CSU Los Angeles -- October 10, 2003
State L.A. Gets NSF Support for Global Trade Research
Los Angeles, CA - California State University, Los Angeles' Sociology Department
has recently received a $122,713 grant from the National Science Foundation to
conduct a research project entitled "Cycles of Global Trade Structures."
An award letter from NSF to the project's principal investigator Tieting Su
(Alhambra) writes: "Congratulations on receiving the panel and program
recommendation. This is a very competitive process, and it is an affirmation and
an honor to have your work so positively evaluated by your colleagues."
Su explains, "In this project, I will combine two approaches in analyzing global
political economy in the 20th century: the network and world-system approaches.
Both approaches were originated in sociology and have had increasing impact in
various disciplines in social sciences and humanities."
According to Su, this project also has two striking characteristics. First, it
deals with real trade flows and, secondly, it covers a long historical span. While
most academic studies on trade focus on policies, agreements and formal institutions
on trade such as NAFTA (North American Free Trade Area), Andean Community, WTO
(World Trade Organization), Southern African Development Community, Arab Common
Market, etc., this study focuses on real trade flows among countries in the world
and is design to detect network patterns or structures stemming from the flows.
This project covers the historical period from 1920's to the present, which will
reveal a general contour of world trade structure. The general contour may guide
our vision of the world economy in the future.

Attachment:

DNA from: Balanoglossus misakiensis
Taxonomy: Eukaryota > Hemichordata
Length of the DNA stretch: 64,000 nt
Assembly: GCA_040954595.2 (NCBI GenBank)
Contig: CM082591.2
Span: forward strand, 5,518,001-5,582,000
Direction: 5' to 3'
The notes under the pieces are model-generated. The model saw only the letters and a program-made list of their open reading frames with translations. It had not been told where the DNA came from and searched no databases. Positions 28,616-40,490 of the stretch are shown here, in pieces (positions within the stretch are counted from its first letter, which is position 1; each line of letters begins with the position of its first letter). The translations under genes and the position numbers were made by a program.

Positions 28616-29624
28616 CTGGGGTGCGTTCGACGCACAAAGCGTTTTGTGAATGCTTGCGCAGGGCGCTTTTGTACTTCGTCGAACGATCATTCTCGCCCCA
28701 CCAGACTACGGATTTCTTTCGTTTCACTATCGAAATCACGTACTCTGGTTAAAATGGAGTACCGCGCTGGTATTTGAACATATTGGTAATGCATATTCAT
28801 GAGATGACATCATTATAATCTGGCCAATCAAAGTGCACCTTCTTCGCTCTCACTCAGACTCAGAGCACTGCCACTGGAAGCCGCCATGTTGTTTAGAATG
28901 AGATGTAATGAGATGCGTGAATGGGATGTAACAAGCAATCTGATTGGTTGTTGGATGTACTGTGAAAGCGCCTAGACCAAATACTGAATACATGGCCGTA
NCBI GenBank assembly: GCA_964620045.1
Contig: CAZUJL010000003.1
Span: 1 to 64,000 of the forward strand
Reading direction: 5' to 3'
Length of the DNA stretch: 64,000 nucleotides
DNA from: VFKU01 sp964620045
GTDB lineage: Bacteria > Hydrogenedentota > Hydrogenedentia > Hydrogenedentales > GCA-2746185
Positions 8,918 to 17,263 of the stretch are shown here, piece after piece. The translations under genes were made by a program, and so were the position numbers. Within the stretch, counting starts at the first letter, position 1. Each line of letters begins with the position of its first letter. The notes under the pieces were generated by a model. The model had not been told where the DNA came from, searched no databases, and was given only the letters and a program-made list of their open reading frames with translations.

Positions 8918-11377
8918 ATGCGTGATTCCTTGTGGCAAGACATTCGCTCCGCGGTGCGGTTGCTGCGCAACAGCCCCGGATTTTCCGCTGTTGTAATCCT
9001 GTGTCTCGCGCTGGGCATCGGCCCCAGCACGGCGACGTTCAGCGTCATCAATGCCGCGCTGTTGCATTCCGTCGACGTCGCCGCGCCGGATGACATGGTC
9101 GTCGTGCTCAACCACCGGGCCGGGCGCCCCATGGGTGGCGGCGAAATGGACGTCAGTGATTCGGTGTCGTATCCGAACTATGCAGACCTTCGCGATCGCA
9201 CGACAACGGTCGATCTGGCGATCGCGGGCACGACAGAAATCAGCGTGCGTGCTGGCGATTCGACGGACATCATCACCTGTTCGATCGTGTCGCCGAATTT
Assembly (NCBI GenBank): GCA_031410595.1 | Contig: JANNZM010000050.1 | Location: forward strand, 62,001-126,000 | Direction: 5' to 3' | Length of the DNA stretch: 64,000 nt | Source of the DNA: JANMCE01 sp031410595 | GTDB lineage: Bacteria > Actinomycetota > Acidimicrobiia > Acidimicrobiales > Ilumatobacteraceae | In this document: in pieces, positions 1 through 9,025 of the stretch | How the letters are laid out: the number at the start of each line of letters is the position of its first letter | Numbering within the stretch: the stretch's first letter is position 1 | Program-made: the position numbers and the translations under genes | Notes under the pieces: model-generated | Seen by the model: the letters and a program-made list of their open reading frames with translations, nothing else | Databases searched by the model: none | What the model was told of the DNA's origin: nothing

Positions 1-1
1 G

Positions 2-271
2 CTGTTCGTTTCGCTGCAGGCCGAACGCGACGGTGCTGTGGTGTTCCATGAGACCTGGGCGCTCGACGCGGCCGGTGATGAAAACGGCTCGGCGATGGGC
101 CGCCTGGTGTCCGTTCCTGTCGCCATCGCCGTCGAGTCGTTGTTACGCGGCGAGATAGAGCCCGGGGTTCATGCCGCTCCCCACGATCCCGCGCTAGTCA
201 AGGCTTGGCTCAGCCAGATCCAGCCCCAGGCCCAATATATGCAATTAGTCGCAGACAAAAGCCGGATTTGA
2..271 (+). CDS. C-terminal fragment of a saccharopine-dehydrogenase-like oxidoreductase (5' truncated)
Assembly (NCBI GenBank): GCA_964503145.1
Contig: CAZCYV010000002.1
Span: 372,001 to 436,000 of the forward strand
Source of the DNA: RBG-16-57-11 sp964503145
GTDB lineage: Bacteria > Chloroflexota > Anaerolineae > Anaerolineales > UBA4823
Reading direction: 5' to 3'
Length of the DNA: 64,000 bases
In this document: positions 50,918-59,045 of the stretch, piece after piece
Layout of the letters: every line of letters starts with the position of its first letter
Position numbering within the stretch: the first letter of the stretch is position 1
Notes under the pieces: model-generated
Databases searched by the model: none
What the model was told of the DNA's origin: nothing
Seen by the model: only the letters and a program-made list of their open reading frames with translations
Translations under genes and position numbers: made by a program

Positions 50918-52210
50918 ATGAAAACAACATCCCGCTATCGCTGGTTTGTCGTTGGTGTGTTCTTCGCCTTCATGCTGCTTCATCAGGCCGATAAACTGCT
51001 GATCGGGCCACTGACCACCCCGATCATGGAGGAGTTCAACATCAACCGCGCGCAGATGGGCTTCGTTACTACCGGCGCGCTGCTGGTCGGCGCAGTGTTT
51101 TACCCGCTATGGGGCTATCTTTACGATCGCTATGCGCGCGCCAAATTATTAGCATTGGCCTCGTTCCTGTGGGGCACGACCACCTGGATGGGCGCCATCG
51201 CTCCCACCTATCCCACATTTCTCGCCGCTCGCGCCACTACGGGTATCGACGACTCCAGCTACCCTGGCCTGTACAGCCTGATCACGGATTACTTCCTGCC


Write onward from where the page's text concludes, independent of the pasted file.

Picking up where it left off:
Additionally, a book related to this project-Globalization and Trade: Networks of
World Trade from 1920's to 1990's-authored by Tieting Su, is expected to be
published soon by Routledge, a major academic publisher based in London.
Su explains, "The grant will help to strengthen the research infrastructure at
CSULA's Sociology Department and expose students to first-rate research, as the
research results will be incorporated in courses related to globalization and
The National Science Foundation (NSF) is an independent federal agency that
supports fundamental research and education across all fields of science and
engineering, with an annual budget of nearly $5.3 billion. NSF funds reach all
50 states through grants to nearly 2,000 universities and institutions. Each year,
NSF receives about 30,000 competitive requests for funding, and makes about 10,000
new funding awards. The NSF also awards over $200 million in professional and
service contracts yearly.
For more information on the research project, call Tieting Su, assistant professor
of sociology at Cal State L.A., (323) 343-2211.
Contact: Carol Selkin, Media Relations Director, (323) 343-3044